When the central state negotiates the legality of the vote in advance, a referendum can be the right tool to change the territorial boundaries and the particular state involved can declare de jure sovereignty. The problem arises as were the cases with the above mentioned 2014 and 2017 Catalan referendums when the legality of the vote had not been discussed in advance between the central state and the concerned proponent and thus it was rather a claimed de facto sovereignty (Collin 2017). From this point of view, the separatist referendums of the Catalan government in 2014 and 2017 were rather illegal and irregular because:
- They were invoked by the regional authority and not the central government;
- Due to not having neither the consent of the central authority nor any prior legal consultation regarding the subject of the referendum.
Furthermore, under the 2017 referendum crises, Article 155 of the Constitution was also activated. It states that: “ if a Self-governing Community does not fulfil the obligations imposed upon it by the Constitution or other laws, or acts in a way that is seriously prejudicial to the general interest of Spain, the Government may… take all measures necessary to compel the Community to meet said obligations, or to protect the above-mentioned general interest” (ES Const. art. 155, § 1.). With the activation of Article 155 in 2017, the former President Mr Rajoy’s cabinet gained direct rule over Mr Puigdemont’s government of Catalonia which resulted in the dismissal of the Catalan government as well as the Catalan Parliament.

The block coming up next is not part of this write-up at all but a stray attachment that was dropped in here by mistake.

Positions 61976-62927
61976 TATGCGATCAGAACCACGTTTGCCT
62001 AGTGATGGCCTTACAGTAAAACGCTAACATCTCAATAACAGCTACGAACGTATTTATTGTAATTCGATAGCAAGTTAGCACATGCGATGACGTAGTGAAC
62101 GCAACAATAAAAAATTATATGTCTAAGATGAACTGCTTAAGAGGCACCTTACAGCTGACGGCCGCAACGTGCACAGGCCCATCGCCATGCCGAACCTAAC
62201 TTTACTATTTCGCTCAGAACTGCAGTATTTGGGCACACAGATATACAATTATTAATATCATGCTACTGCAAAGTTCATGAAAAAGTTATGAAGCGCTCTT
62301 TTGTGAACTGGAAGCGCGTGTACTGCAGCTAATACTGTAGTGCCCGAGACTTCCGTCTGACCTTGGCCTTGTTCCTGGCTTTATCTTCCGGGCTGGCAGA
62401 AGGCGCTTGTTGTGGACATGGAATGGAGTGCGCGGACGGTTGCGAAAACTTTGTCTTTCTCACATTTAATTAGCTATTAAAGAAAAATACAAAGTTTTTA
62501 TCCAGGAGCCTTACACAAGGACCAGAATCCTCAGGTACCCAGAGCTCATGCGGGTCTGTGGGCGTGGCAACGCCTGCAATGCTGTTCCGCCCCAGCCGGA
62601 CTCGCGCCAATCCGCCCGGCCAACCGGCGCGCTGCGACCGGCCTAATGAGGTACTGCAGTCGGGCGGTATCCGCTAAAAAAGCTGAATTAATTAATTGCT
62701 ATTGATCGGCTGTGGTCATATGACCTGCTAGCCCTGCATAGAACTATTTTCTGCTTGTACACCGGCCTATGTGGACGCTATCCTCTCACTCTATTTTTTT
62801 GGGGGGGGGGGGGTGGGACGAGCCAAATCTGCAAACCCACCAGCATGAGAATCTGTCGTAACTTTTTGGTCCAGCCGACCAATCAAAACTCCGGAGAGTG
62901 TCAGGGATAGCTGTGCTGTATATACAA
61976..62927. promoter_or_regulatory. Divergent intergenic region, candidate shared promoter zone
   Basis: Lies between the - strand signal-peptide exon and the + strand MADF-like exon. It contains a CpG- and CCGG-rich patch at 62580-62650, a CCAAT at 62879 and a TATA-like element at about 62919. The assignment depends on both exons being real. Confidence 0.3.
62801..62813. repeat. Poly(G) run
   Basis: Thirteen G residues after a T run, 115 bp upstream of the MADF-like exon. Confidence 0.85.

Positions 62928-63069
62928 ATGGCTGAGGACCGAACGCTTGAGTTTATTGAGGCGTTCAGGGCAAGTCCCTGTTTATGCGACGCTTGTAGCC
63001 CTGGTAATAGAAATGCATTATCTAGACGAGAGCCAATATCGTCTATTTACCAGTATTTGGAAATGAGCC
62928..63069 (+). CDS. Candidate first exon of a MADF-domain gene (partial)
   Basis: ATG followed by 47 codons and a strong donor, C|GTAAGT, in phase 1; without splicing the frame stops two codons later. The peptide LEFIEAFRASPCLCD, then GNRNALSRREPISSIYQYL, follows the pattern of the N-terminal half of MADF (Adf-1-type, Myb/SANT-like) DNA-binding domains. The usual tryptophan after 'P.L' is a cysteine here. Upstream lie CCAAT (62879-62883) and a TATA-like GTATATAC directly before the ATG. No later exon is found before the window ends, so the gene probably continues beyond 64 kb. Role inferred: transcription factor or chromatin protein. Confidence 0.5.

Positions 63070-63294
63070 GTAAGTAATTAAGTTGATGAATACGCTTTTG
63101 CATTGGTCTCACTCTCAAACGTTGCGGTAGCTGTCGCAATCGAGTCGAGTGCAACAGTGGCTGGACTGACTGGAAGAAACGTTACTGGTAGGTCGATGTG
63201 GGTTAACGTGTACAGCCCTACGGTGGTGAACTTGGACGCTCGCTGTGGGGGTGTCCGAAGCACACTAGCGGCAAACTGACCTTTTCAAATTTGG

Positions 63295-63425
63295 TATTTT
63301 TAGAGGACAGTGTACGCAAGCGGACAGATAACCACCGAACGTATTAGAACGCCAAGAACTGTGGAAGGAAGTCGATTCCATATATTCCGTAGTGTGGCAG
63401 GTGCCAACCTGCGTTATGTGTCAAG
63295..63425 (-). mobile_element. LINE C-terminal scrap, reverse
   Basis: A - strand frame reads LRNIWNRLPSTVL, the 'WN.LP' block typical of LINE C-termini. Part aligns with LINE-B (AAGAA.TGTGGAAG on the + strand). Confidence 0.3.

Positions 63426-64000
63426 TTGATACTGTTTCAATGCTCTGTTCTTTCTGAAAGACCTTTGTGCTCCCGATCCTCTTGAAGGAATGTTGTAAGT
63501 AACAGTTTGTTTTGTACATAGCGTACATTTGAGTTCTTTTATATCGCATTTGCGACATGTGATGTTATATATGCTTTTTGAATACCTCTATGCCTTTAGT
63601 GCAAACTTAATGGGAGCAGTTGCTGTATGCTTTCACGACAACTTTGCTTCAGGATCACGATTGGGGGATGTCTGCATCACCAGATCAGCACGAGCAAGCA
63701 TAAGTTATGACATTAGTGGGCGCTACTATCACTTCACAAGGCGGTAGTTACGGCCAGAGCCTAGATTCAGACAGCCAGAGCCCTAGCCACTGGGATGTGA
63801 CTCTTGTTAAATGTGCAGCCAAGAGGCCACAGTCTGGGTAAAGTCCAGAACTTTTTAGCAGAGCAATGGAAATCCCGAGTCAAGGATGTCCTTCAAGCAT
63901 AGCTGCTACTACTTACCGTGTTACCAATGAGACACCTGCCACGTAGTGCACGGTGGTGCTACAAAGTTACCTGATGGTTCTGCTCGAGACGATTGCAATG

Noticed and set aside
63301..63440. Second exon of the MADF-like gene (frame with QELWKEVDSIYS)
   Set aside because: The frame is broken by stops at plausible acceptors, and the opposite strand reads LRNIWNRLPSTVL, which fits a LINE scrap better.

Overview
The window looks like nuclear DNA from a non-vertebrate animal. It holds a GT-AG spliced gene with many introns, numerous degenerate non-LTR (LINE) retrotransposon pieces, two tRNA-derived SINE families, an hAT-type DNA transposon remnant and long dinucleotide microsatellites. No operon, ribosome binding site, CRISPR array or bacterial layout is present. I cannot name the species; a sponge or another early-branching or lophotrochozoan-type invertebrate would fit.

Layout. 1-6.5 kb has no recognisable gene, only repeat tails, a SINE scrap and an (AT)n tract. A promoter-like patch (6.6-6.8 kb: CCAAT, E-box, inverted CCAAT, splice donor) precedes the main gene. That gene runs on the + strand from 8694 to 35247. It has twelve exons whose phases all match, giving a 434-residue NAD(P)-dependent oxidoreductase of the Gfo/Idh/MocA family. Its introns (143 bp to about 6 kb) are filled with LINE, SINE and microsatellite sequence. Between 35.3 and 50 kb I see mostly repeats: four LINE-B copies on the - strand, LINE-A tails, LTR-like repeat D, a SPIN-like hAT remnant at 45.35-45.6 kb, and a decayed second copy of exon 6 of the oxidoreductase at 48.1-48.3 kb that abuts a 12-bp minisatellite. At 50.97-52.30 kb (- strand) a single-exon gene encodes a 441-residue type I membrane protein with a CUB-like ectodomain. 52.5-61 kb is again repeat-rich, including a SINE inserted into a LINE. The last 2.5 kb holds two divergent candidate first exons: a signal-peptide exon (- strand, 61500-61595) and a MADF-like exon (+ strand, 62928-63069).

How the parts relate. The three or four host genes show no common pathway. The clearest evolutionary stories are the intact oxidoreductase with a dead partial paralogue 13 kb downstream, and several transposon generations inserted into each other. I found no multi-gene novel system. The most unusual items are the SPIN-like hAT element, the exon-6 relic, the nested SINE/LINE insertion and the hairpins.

We cannot anticipate the future outcomes of the state of the Catalan question, since it seemingly could have enjoyed a different destiny since the 2019 electoral success of Pedro Sánchez and his Socialist Workers’ Party (PSOE). Despite PSOE promised to find a solution for the Catalan aspiration of independence after its electoral victory, after two years, no concrete action has been taken by Mr Sánchez’s cabinet. As a result, the pro-independence Catalan Republican Left Party (ERC) warned Mr Sánchez to finally act on the Catalan question if the PSOE wants the ECR to continue to abstain from the “investidura” (confidence) vote thanks to which the PSOE could form its cabinet in 2019. Pedro Sánchez has expressed his openness to address the Catalan issue and the need to reform the constitutional bodies and the constitution per se to resolve such conflicts through legal and democratic means (Russell, 2021).